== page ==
By JASON MARTIN (@JMartZone – November 15, 2018)
Welcome back to the Wizarding World of JK Rowling. I say that as if I work at the branded theme park area in Florida, but real talk, I’m hoping to get married and have a child so I have an excuse to visit Diagon Alley for myself. I’m an unabashed mega fan of the Harry Potter universe, and as such, this was easily one of my most anticipated major releases of 2018.
I was more than satisfied by the original spinoff film two years ago, and I still liked Volume 2 of the Fantastic Beasts franchise, though perhaps in a different way. I can say that although some of the charm of the initial story disappears in the sequel, it vanishes for a very good reason:
There’s business to take care of.
The trials, travails, and animal adoration of Newt Scamander (Eddie Redmayne) and his eclectic associates and friends was a joy to watch, and remains so, but this time around, Yates directs Rowling’s story with less attention to wonder and more to darkness, as the tale encompasses the escape from prison of dark wizard Gellert Grindelwald (Johnny Depp), who brings a unified populist message designed to force all wizards to make a decision and choose sides in a potential war between pure-bloods and non-wizards, muggles, and half bloods.
If portions of this plot line sound familiar, it’s because they are. The pure-blood angle has been a staple of Harry Potter from the outset, as classicism and social issues remain key to the larger story. Grindelwald is an early variation of a Death Eater, or taken out of the fantasy and into the reality, probably someone the author would assume to be a dangerous nationalist and a racist with ethnocentrism as a primary driving force.
One problem I had with the 2018 film is a convoluted and overly complex plot that came from a stage-setting concept. This is absolutely a “move the pieces into position” movie. Usually within Harry Potter, the first scene sets things into motion and the remainder of the film is working from that point to a natural end, or in some cases a mild cliffhanger. Here, we never get to a natural end, instead building to a major twist and reveal just as the credits roll. If you recall the conclusion to The Matrix Reloaded, that’s more the way The Crimes of Grindelwald ends.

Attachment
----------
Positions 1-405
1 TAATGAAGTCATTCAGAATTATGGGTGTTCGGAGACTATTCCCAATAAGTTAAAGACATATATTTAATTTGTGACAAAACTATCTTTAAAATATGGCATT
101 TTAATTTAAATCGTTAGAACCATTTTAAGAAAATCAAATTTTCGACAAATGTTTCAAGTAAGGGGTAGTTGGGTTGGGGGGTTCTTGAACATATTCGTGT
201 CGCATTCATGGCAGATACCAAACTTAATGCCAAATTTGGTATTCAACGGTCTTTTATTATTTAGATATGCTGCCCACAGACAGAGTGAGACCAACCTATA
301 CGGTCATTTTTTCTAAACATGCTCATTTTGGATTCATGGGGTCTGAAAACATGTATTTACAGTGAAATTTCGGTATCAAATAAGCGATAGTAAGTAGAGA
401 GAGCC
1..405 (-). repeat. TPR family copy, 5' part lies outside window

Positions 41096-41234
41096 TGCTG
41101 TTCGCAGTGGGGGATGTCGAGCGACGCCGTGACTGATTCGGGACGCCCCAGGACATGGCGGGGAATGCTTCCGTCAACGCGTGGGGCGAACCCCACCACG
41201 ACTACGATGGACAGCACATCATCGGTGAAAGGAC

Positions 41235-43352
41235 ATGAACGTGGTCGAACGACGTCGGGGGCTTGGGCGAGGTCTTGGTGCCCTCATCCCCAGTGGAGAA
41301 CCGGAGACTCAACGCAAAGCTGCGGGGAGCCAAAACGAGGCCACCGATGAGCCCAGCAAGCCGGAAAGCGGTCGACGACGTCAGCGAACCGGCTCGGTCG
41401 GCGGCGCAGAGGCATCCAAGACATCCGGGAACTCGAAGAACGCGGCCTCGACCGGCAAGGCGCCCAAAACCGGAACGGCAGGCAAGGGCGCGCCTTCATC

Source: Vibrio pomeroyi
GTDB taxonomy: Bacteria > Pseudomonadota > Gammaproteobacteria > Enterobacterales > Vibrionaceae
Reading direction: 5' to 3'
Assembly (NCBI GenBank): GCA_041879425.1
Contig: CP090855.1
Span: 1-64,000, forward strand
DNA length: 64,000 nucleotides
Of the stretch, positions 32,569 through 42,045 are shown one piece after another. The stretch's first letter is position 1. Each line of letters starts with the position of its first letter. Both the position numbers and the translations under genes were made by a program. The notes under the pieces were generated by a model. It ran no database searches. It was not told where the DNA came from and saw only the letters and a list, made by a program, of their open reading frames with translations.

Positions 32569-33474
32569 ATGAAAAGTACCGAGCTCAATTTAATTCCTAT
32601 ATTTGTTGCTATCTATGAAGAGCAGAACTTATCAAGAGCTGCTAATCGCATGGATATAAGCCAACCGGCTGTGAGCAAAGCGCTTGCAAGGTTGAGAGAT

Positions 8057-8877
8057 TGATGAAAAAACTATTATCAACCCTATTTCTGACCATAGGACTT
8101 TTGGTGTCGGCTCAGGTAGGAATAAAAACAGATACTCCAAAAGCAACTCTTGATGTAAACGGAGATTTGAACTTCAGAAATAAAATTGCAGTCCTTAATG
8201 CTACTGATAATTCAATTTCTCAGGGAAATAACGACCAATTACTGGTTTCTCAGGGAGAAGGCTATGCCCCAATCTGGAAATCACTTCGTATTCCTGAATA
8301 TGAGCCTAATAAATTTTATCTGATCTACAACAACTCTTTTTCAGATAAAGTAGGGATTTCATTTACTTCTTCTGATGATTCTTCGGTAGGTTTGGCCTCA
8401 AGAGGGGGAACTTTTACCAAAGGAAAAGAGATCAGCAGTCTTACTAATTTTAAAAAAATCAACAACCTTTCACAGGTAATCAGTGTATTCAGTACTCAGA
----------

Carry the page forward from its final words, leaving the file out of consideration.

After clearly labeling its stakes following a climax that’s more on “which side are you on” than any kind of gigantic on-screen battle, everything just stops for the time being.
There is a plethora of heavy dialogue and a beautiful score from James Newton Howard, terrific performances from the cast, particularly Depp and Jude Law, who plays the younger Albus Dumbledore, and splendid visuals to be found throughout the 134-minute run time. Redmayne’s Scamander is still just as awkward, likable, and socially inept as always, and his creatures still light up the screen. He is tremendous with this character, as he usually is with anything he can sink his teeth into. It was not going to be an easy task to follow in Daniel Radcliffe’s footsteps, but Eddie has proven to be up to the challenge. He doesn’t supplant the boy who lived, but it’s okay to be Frasier Crane next to Sam Malone.
Dan Fogler was a breath of fresh air in the first Beasts, and he’s still great here, though not to the same level. That may have to do with the novelty of the Jacob Kowalski character being a bit more familiar and the script not featuring quite as many of his quips and lighthearted slapstick moments, plus a change in the romance angle with Queenie Goldstein. Alison Sudol also reprises that role and is very good, perhaps better this time around because of the depth involved in her side of the story. Katherine Waterston continues to play Queenie’s sister, Tina, as static as possible 95% of the time, but with enough of a hint of whimsy and care for Newt that it clicks. With the screen time given, Claudia Kim and Callum Turner maximize their scenes as well. Both should be larger points of emphasis in the third installment, as the seeds were certainly planted for their futures.
Depp and Law shine brightest, along with Redmayne, and although Ezra Miller’s Creedence Barebone is largely the movie’s most important character in respect to the overall plot, watching him on screen is arguably the least interesting thing about The Crimes of Grindelwald. Creedence is tortured and searching for his true identity, which does work, but it also leads to a lot of brooding or somewhat stilted acting. It’s what was required of the role, so it’s not a knock on Miller, but the character hopefully will become more fun to watch in the future. He’s a bit of a downer because he has to be at this stage of the game.